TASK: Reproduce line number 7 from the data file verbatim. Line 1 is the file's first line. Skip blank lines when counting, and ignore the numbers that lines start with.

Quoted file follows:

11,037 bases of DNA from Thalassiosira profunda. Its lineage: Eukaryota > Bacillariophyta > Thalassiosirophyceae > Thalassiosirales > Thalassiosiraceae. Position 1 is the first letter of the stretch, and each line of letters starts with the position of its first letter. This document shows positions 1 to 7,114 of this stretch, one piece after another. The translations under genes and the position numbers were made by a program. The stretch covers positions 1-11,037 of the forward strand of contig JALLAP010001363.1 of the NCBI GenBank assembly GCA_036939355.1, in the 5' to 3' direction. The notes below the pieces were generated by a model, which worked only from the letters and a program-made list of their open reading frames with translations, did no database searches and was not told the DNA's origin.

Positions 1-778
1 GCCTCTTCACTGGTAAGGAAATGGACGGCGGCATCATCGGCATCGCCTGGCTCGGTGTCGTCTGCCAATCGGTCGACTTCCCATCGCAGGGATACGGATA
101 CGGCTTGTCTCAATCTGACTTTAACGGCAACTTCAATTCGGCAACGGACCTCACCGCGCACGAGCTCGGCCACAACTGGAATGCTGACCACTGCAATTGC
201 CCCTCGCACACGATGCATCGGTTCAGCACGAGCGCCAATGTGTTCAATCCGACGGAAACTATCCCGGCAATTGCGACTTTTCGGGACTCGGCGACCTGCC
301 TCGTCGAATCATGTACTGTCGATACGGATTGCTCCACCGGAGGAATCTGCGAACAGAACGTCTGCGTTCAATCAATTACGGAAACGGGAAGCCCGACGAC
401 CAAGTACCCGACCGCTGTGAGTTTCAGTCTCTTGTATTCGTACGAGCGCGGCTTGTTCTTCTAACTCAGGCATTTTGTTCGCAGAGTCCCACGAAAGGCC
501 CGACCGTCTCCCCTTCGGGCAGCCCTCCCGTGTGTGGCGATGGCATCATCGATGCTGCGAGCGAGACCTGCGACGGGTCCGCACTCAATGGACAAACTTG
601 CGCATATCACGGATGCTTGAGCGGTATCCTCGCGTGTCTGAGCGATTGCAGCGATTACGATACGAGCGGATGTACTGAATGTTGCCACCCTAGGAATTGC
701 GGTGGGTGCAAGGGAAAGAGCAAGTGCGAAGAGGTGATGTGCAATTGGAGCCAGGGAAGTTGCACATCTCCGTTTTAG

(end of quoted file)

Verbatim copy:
401 CAAGTACCCGACCGCTGTGAGTTTCAGTCTCTTGTATTCGTACGAGCGCGGCTTGTTCTTCTAACTCAGGCATTTTGTTCGCAGAGTCCCACGAAAGGCC